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American landscape painter, Albert Bierstadt, was famous for depicting the American West in all its splendour. One piece that showcases the beauty of the region is The Wolf River, Kansas, which he painted in 1859. As with most of his landscape paintings, Bierstadt worked on this artwork after visiting different parts of the West.
Usually, Albert would sketch the scenery he liked most then use the sketches to paint. Before this particular painting, Bierstadt spent two weeks in Wolf River. Upon arrival, he wrote a letter expressing how in awe he was of the setting. This particular piece represents what the painter saw in Wolf River.
An Idyllic Setting
This Bierstadt painting features the Wolf River in northeastern Kansas, a tributary of the Missouri River. It flows eastwards into Doniphan County, past several communities. Over the years, several names have identified the waterway, including Petite Riviere de Cansez, Wolf Creek and Shun-ta-nesh-nanga. The 1859 piece shows a calm part of the river where two men on horsebacks are crossing. On the banks of the river is a small settlement of Native Americans. A few tents are scattered across the campsite, with large trees providing shade.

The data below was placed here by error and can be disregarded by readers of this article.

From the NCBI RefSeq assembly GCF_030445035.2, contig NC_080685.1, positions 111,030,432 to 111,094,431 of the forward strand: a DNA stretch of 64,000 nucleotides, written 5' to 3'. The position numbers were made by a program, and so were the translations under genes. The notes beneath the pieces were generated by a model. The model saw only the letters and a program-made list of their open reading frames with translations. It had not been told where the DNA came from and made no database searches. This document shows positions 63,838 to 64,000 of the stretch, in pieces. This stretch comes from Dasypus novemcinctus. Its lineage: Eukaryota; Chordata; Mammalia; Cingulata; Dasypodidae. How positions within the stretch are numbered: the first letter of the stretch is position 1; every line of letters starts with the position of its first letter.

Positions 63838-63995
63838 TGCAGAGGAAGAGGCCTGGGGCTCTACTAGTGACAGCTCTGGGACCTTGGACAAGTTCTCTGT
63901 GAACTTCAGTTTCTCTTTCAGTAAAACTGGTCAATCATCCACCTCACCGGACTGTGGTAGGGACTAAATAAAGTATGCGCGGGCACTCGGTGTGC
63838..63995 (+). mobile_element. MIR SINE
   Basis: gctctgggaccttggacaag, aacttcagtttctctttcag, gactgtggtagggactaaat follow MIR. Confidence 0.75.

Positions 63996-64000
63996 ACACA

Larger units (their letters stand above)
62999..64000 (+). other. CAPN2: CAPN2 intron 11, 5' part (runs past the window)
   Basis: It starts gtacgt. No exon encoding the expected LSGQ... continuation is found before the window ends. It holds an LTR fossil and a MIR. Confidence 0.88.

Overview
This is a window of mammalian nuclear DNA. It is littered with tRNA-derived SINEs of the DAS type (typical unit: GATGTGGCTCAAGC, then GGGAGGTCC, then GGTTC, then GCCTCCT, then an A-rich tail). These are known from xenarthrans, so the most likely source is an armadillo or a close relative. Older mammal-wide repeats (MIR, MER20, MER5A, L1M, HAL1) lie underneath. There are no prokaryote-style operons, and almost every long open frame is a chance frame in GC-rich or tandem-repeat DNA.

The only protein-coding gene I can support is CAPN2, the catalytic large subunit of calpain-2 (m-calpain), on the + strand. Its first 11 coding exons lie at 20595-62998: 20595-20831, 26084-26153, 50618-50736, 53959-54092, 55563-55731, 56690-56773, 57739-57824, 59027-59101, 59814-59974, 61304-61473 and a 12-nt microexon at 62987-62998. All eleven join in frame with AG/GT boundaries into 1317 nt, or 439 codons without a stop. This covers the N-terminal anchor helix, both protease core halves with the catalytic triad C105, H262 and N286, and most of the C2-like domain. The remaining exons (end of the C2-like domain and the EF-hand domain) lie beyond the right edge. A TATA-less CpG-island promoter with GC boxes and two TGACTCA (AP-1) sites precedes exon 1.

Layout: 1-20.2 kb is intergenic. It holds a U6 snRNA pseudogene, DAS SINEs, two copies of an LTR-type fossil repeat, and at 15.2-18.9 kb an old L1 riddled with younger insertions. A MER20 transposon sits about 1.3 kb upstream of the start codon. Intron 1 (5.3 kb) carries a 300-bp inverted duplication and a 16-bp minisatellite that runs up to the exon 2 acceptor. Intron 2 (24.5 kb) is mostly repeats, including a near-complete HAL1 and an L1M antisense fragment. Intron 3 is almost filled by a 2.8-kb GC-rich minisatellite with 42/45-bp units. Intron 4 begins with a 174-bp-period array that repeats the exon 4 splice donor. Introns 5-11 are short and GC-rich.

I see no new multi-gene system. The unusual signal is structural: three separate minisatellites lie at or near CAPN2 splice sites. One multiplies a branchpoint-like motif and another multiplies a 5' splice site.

The trees cast shadows in the river bank and waters, while a part of the camp enjoys brilliant sunlight. Some dwellers seem to be working while others sit on the grass. The scene portrays the two travellers as traders going to do business with the tribe of indigenous people. However, like most of Bierstadt's works, The Wolf River, Kansas might not represent a real scene. The reason is that the painter had a knack for dramatising the settings in his landscapes.
Romanticising the American West
Although Bierstadt had hundreds of sketches of the places he visited, he liked adding various features for maximum effect. The artist uses his artwork to paint an exotic view of the American West. He displayed the grandeur of the regions to where he travelled. In this painting, he sets a relaxing tone through warm colours. The sky, even though only slightly visible above the trees, is clear. It contrasts nicely with the green of the tree leaves and the brown of the tents. The effect is a cosy, almost homely, ambience. Even the horses are not in a hurry to cross, as they appear to stop for a drink in the river.
At a time when the country was reeling from the effects of the Civil War, such settings inspired hope. The painting captures the radiance of undisturbed land. Crossing the River and Cho-Looke: The Yosemite Fall are similar works by the Hudson River School artist. The Detroit Institute of Arts purchased The Wolf River, Kansas in 1961, where it has been kept ever since.